# Working with missing data¶

In this section, we will discuss missing (also referred to as NA) values in pandas.

Note

The choice of using NaN internally to denote missing data was largely for simplicity and performance reasons. It differs from the MaskedArray approach of, for example, scikits.timeseries. We are hopeful that NumPy will soon be able to provide a native NA type solution (similar to R) performant enough to be used in pandas.

See the cookbook for some advanced strategies

## Missing data basics¶

### When / why does data become missing?¶

Some might quibble over our usage of missing. By “missing” we simply mean null or “not present for whatever reason”. Many data sets simply arrive with missing data, either because it exists and was not collected or it never existed. For example, in a collection of financial time series, some of the time series might start on different dates. Thus, values prior to the start date would generally be marked as missing.

In pandas, one of the most common ways that missing data is introduced into a data set is by reindexing. For example

```In : df = DataFrame(randn(5, 3), index=['a', 'c', 'e', 'f', 'h'],
...:                columns=['one', 'two', 'three'])
...:

In : df['four'] = 'bar'

In : df['five'] = df['one'] > 0

In : df
Out:
one       two     three four   five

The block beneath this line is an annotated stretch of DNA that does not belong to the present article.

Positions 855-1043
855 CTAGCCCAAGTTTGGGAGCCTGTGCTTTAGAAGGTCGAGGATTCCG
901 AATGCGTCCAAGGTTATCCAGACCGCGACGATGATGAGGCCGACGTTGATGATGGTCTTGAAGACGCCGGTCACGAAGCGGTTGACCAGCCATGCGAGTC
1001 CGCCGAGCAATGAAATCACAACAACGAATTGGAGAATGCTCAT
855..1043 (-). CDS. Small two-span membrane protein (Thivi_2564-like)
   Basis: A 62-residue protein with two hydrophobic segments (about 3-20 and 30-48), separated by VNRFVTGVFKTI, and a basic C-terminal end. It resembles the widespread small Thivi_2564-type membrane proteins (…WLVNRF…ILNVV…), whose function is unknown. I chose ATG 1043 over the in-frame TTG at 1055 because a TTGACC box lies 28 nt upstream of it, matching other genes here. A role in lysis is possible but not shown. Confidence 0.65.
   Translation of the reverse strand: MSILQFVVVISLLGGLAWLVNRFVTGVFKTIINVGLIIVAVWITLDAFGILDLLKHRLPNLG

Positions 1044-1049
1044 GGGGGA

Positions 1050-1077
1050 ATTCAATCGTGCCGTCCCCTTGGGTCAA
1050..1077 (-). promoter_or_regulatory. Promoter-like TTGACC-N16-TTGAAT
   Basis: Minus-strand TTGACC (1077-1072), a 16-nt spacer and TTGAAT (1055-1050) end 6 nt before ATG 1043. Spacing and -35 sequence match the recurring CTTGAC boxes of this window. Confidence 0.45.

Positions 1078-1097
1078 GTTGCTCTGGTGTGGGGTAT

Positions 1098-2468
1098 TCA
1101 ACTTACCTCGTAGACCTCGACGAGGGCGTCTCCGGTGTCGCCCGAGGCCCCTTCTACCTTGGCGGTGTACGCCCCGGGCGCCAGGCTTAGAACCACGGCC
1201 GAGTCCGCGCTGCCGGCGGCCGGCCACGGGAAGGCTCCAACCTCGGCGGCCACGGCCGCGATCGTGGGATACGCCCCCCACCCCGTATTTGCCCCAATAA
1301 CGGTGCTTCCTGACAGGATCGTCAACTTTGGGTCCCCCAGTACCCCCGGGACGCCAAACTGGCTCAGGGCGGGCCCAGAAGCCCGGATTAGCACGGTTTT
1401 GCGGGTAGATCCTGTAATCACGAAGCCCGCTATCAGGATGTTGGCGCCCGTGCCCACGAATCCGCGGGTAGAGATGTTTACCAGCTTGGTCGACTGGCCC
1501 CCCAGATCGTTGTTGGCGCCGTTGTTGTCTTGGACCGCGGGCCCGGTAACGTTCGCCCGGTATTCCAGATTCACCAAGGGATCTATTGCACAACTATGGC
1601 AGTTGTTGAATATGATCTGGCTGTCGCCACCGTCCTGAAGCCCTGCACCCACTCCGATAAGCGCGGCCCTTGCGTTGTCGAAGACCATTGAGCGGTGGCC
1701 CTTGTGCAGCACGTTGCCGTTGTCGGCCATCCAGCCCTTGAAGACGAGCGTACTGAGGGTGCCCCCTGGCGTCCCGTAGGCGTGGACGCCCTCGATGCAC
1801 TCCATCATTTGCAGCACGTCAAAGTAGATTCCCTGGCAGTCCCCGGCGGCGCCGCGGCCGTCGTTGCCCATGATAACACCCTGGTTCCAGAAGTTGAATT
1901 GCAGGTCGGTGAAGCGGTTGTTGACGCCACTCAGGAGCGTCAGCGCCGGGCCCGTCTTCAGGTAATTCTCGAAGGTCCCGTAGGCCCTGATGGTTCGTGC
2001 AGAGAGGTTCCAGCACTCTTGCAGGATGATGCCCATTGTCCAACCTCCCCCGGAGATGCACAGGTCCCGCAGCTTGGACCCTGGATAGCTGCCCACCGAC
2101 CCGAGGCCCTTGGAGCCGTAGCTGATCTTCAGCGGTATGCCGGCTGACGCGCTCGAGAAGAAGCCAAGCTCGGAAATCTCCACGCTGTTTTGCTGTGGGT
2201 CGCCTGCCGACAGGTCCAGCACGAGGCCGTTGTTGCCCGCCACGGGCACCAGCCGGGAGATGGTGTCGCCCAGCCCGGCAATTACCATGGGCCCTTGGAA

a  0.262136  0.036220  0.184735  bar   True
c -0.255069 -0.271020  1.288393  bar  False
e  0.294633 -1.165787  0.846974  bar   True
f -0.685597  0.609099 -0.303961  bar  False
h  0.625555 -0.059268  0.249698  bar   True

In : df2 = df.reindex(['a', 'b', 'c', 'd', 'e', 'f', 'g', 'h'])

In : df2
Out:
one       two     three four   five
a  0.262136  0.036220  0.184735  bar   True
b       NaN       NaN       NaN  NaN    NaN
c -0.255069 -0.271020  1.288393  bar  False
d       NaN       NaN       NaN  NaN    NaN
e  0.294633 -1.165787  0.846974  bar   True
f -0.685597  0.609099 -0.303961  bar  False
g       NaN       NaN       NaN  NaN    NaN
h  0.625555 -0.059268  0.249698  bar   True
```

### Values considered “missing”¶

As data comes in many shapes and forms, pandas aims to be flexible with regard to handling missing data. While NaN is the default missing value marker for reasons of computational speed and convenience, we need to be able to easily detect this value with data of different types: floating point, integer, boolean, and general object. In many cases, however, the Python None will arise and we wish to also consider that “missing” or “null”.

Prior to version v0.10.0 inf and -inf were also considered to be “null” in computations. This is no longer the case by default; use the mode.use_inf_as_null option to recover it.

To make detecting missing values easier (and across different array dtypes), pandas provides the isnull() and notnull() functions, which are also methods on Series objects:

```In : df2['one']
Out:
a    0.262136
b         NaN
c   -0.255069
d         NaN
e    0.294633
f   -0.685597
g         NaN
h    0.625555
Name: one, dtype: float64

In : isnull(df2['one'])
Out:
a    False
b     True
c    False
d     True
e    False
f    False
g     True
h    False
Name: one, dtype: bool

In : df2['four'].notnull()
Out:
a     True
b    False
c     True
d    False
e     True
f     True
g    False
h     True
Name: four, dtype: bool
```

Summary: NaN and None (in object arrays) are considered missing by the isnull and notnull functions. inf and -inf are no longer considered missing by default.

## Datetimes¶

For datetime64[ns] types, NaT represents missing values. This is a pseudo-native sentinel value that can be represented by numpy in a singular dtype (datetime64[ns]). pandas objects provide intercompatibility between NaT and NaN.

```In : df2 = df.copy()